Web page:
Stefano Della Valle, chief of Central and Signa’s luxury department store group in Europe, will lead the portfolio of 18 stores, which consists of Selfridges in England, Brown Thomas & Arnotts in Ireland, and De Bijenkorf in the Netherlands.
US home sales fall again in July as housing slowdown deepens
Sales of previously occupied US homes slowed for the sixth consecutive month in July, deepening the housing market's slide under the weight of sharply higher mortgage rates, surging inflation and slower, but still solidly rising home prices.
The National Association of Realtors said that existing home sales fell 5.9pc last month from June to a seasonally adjusted annual rate of 4.81m. That's lower than what economists were expecting, according to FactSet.
Sales fell 20.2pc from July last year. Sales have now fallen to the slowest pace since May 2020, near the start of the pandemic. The last time there was a six-month losing streak for home sales was between August 2013 and January 2014.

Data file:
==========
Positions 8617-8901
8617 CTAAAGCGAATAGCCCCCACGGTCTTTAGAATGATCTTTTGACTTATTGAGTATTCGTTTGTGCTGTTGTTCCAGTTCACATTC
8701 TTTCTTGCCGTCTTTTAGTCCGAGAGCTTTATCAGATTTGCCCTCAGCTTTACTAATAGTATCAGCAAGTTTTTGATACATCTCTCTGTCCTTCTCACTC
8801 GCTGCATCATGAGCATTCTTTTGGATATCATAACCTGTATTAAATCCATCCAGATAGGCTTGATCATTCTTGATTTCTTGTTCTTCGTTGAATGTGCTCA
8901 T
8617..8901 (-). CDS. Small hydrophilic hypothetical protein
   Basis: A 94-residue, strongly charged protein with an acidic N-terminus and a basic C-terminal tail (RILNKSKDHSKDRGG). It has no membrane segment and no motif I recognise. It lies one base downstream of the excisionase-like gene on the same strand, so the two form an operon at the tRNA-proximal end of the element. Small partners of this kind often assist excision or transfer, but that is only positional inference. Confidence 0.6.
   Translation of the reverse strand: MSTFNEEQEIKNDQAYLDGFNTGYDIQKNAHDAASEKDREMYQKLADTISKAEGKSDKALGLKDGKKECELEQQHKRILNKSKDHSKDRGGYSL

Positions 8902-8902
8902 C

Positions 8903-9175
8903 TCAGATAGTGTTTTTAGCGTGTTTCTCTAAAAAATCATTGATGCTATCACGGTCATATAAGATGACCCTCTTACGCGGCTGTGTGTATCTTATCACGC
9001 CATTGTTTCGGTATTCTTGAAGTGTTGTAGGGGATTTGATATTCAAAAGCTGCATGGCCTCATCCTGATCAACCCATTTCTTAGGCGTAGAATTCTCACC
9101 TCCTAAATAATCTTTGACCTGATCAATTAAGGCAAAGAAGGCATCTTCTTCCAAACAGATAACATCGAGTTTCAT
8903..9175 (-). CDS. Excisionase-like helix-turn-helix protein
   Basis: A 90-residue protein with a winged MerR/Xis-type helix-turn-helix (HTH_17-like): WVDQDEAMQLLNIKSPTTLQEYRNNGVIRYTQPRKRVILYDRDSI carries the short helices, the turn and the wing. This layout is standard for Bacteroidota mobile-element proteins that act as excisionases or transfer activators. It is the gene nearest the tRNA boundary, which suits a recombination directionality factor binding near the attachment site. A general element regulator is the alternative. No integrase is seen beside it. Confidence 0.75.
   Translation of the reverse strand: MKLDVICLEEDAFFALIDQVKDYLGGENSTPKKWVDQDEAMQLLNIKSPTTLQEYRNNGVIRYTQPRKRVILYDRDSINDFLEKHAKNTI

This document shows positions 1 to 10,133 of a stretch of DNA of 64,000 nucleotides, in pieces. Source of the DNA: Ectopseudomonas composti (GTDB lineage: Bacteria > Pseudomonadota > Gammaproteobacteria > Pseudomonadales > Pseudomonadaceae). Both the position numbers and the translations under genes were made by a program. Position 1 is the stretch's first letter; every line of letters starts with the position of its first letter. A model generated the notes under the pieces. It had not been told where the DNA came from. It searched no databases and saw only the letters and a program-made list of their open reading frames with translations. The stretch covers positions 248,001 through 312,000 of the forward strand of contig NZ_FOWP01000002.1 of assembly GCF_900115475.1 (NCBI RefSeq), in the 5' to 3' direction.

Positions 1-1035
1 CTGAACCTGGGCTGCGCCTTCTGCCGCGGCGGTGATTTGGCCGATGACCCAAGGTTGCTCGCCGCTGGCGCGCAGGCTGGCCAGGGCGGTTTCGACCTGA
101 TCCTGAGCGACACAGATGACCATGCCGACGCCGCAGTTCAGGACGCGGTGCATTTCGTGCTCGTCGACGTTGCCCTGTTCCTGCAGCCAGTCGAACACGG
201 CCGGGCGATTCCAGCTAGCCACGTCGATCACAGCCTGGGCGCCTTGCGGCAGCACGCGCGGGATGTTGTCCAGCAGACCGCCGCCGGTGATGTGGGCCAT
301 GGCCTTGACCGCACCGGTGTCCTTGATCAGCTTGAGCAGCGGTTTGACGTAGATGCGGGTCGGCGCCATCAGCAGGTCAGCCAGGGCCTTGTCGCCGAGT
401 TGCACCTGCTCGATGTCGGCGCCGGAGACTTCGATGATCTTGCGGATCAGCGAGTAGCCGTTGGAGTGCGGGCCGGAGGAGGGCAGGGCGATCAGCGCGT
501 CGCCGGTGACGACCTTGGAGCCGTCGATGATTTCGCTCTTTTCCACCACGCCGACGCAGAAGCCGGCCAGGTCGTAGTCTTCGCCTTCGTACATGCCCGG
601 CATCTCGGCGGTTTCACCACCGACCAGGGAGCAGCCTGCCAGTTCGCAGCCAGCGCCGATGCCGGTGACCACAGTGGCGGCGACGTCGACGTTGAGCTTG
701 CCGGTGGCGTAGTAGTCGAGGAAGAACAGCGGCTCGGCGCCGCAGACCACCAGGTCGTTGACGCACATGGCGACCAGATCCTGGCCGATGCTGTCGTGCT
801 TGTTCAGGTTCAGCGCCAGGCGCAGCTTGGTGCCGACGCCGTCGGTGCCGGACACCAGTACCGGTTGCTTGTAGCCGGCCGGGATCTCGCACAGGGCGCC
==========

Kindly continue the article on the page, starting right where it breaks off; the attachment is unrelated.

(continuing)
Marshalls warns of waning consumer confidence
Marshalls has reported higher profits, but shares dipped after it highlighted "pressure on household budgets" and the impact of soaring inflation on consumer confidence.
The landscaping and building materials firm posted a 15pc jump in profits to £48m over the six months to June 30. Revenues grew by 17pc to £384.4m.
The building projects arm benefited from "resilience" in newbuild housing. However, sales dipped by 1pc in the landscape products business amid softening demand.
That's all from me today – thanks for following! Giulia Bottaro will take things from here.
Treasury taps City again in bid to boost IPOs
The Government is holding talks with top finance executives to find ways to boost demand for stock market listing.
Chancellor Nadhim Zahawi and Treasury officials are holding a series of informal discussions with senior bankers in an effort to stimulate investor demand, Bloomberg reports.